One practice you're going to see me push is to buy organic whenever it's available.  I'm fortunate in that where I live there is a vast range of organic products available at reasonable prices.  I understand that this may not be the case for some people.   In the long run I have not found it to be any more expensive - when you pay more you waste less, and that's a good thing.   It costs more to produce organic because it is not mass produced with the help of pesticides, chemical fertilizers, and God knows what else,  like a lot of the produce we get shipped here by the transport truck load from warmer climes. Have you ever considered how much of that produce is wasted before it even hits the grocery shelves and then by consumers who in turn buy too much and throw half away because it's so cheap and plentiful?   There are people starving in Mexico and we are shipping food out of their country and wasting it like it's nothing.   There is nothing yoga about that.  Organic is much better for your health and the earth.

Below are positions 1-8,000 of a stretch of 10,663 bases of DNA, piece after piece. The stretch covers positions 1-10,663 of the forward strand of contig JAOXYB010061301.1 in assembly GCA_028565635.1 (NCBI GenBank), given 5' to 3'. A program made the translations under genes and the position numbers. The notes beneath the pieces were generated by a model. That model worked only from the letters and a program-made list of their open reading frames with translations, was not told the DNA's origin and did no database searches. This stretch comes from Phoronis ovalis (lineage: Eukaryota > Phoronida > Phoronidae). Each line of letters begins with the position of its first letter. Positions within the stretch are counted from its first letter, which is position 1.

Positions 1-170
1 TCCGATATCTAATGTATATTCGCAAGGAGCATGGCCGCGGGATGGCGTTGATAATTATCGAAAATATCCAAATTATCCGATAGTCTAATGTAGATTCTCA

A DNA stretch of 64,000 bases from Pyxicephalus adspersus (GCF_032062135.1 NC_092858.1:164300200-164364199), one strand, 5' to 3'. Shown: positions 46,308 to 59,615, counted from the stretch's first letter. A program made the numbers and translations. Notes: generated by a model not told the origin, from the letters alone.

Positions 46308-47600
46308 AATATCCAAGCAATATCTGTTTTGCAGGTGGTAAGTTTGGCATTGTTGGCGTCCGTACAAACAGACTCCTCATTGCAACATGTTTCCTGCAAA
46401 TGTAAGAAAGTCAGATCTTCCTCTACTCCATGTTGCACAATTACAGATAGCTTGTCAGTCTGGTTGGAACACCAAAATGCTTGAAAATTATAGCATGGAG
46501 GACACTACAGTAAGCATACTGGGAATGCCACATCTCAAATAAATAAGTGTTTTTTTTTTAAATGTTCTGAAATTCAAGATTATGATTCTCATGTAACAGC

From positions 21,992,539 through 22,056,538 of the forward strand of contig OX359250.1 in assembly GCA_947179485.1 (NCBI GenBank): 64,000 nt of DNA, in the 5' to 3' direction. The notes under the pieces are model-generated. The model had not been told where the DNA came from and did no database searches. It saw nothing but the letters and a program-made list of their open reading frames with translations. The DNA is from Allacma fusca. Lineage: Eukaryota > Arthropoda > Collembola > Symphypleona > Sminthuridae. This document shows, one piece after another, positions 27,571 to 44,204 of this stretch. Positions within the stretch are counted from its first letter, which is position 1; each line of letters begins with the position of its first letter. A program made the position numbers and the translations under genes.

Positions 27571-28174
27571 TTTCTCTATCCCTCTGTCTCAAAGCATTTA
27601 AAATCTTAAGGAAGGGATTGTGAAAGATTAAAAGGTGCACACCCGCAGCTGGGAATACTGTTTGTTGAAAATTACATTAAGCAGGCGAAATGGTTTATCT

When you're eating your food take time to think about what you are eating, appreciating the flavor and texture and how it nourishes you.  Be thankful.   Chew it slowly and thoroughly.  When our mothers cautioned us to chew our food  26 times they probably didn't know the science of it.  Your saliva has a purpose beside lubricating your food and it is to help digest that food.   When your food is broken down you absorb more of the nutrients and it's easier to digest.  Besides this, you burn more energy and it slows you down so you eat less!

Do you live to eat or eat to live?  I admit that when it comes to the once-a-year  new years eve all-you-can-eat Chinese buffet I am living to eat!  Most other times though,  I am eating to live and I hope you all will too!